On March 15th, hundreds of Twitter accounts were hijacked by Turkish speaking cybercriminals. They posted aggressive messages against the Netherlands after a contentious week of deteriorating relations between the Netherlands and Turkey and pivotal elections in both countries. The posts used swastikas and called the Dutch “nazis.” The hacks stemmed from a vulnerability in a 3rd party application, Twitter Counter, which confirmed the source of the issue later in the day.
The breached accounts included a number of global brands and well-followed, verified accounts, including Forbes, the official Bitcoin Blockchain account, Sport City Mexico, Starbucks, the European Parliament, UNICEF, Nike and Amnesty International, as well as many personal accounts. Most brands regained control of the accounts later in the day, but many were fully compromised for multiple hours. The breach happened in the early morning hours on the East Coast of the US, meaning remediation was slow and the posts were visible in Turkey, the Netherlands and the rest of Europe for the majority of Wednesday’s working hours.
Once again, hijacked social media accounts are making the front page. And this time, it’s not necessarily weak passwords that caused it. While we’ve written extensively on social account takeovers in the past, this attack is substantially different: the issue stemmed from a vulnerability in a 3rd party app, not exposure of the account credentials themselves. The takeaway? There’s a lot more ways to attack an organization via social than just brute forcing passwords.
What should be abundantly clear after this massive security incident is that social media accounts are crucial corporate assets for modern businesses. Social has long moved out of the realm of solely individual use, and businesses rely heavily on social media to advertise, engage customers, grow their brand and earn revenue. This year, analysts expect an increase of over 26% in social media marketing spend. Your social media accounts are just as critical as your website, your databases and your email server, but they’re far more vulnerable.
Like every other corporate asset, the security team needs visibility and control. Just like security safeguards the website, so too must they be involved with the organization’s social media accounts, which is increasingly where business engagements take place. As it stands now, dangerously few security teams incorporate social media and other external digital channels into their security posture, and incidents like these have huge impacts on brand reputation, customer trust and, ultimately, an organization’s ability to grow revenue from social media. If your Twitter account is important enough to get verification, shouldn’t it also be important enough to secure?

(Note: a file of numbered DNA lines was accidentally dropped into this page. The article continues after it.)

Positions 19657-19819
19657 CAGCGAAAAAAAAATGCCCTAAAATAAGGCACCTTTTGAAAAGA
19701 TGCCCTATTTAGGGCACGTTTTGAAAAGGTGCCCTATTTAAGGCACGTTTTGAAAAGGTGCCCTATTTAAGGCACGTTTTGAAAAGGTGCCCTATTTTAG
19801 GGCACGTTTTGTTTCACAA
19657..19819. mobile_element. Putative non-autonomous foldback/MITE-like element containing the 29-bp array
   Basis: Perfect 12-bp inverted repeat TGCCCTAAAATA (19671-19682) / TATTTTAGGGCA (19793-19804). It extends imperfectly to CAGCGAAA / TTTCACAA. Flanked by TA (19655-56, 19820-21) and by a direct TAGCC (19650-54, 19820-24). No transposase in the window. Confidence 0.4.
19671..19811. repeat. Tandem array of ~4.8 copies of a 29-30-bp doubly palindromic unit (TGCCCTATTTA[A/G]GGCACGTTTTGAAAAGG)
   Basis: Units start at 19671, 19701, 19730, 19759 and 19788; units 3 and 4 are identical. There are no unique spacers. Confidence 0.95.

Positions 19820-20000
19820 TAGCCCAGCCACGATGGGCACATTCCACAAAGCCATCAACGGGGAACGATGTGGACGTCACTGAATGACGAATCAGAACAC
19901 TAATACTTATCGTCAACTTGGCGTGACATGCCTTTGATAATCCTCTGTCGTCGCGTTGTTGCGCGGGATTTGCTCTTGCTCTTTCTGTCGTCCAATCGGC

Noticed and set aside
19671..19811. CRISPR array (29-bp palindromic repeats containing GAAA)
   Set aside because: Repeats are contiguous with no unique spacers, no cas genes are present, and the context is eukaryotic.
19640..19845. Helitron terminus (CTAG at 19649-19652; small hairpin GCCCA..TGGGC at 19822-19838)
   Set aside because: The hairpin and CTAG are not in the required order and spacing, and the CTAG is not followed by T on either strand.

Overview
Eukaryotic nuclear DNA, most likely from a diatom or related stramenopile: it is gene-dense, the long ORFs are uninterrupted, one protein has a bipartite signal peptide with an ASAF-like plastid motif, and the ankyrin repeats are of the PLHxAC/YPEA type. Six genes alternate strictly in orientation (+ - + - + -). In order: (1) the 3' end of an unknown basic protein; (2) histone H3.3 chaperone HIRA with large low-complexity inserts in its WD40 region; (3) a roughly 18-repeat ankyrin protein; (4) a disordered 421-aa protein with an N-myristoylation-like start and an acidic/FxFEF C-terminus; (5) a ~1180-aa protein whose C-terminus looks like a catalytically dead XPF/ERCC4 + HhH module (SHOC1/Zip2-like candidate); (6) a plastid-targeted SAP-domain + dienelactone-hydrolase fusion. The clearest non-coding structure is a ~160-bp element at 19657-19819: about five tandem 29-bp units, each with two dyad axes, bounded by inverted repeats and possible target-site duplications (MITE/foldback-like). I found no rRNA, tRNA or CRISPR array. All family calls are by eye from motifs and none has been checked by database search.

The obvious first step is to change your passwords and enable multi-factor authentication. You hear the same song and dance after every security incident like this (we literally wrote the guide!) If you don’t have basic security controls in place, you’re behind the ball when it comes to securing your social media presence. After all, this is far from the first time this has happened.
But again, this breach came through a 3rd party app, not leaked or brute forced credentials. It proves that securing your social media footprint is not as simple as changing a couple settings in your pages accounts. It’s an attack your social media manager shouldn’t be expected to thwart. Protecting your pages demands robust security controls that the networks themselves don’t offer.
In addition, threats on social media go far beyond cyber vandals guessing passwords; it spans breached 3rd party applications, malicious social engineering accounts, impersonations of brands and executives, spearphishing & targeted malware campaigns, data leakage, fraud, scams and much much more. We recommend you change your passwords, yes, but this is just a bandaid on a weakening dam. Publicly-facing account takeovers and the subsequent PR crises are only the tip of the iceberg. Forward thinking security and brand protection teams will look below the surface and recognize the full scope of the growing, dynamic risk vector at hand.
It’s also important to consider that as bad as this incident was, it could have been much worse. Obscene or hostile account takeovers by smash-and-grab propagandistic cyber vandals tend to make the most noise and get the most press, but imagine if a more seasoned, subtle and nefarious cyber criminal had the keys to your social accounts. They could easily go undetected for months, exfiltrating sensitive information from direct messages, sending well-disguised phishing links or malware exploits to followers, engaging with customers and extending their access into the corporate network. Imagine a series of DMs going out to followers asking them to reset their passwords, the redirect of course leading to a credential-harvesting phishing page. Both the company and the victim could be oblivious for a very long time before realizing the scope of the damage.
Organizations can tackle the full social risk vector by adopting brand protection techniques such as using automated software that scans social media and digital channels to find and eliminate security and business risks. At ZeroFox, we’re experts in securing social media pages, identifying threats to business, protecting brands and eliminating issues. If you want to know more about our solutions or want to prevent your business from PR firestorms after a social media breach, talk to an expert now.